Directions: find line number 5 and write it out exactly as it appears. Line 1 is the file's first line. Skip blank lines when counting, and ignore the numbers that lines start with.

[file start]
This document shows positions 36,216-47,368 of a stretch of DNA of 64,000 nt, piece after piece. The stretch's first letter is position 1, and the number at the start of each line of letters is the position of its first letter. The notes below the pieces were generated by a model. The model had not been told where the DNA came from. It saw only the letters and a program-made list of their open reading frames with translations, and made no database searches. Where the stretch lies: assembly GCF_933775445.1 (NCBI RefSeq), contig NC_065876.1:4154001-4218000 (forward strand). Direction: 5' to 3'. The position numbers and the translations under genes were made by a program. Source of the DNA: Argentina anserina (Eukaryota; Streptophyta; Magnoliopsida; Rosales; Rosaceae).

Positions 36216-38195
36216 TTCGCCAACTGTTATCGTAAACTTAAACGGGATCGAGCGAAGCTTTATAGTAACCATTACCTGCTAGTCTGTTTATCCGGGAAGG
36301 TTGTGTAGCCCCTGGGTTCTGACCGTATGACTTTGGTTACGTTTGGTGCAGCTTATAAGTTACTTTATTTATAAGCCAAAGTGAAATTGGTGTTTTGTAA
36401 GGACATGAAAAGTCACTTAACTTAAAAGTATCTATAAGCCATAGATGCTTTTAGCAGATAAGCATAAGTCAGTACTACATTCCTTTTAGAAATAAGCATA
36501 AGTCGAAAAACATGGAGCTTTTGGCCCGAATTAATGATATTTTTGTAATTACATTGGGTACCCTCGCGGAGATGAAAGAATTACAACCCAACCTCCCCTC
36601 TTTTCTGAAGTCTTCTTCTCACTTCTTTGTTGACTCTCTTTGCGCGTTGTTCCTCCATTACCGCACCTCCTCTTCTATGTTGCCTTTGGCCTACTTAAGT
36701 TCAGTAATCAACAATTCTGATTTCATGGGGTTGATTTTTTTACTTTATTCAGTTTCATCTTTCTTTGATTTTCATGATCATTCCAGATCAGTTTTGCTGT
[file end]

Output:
36401 GGACATGAAAAGTCACTTAACTTAAAAGTATCTATAAGCCATAGATGCTTTTAGCAGATAAGCATAAGTCAGTACTACATTCCTTTTAGAAATAAGCATA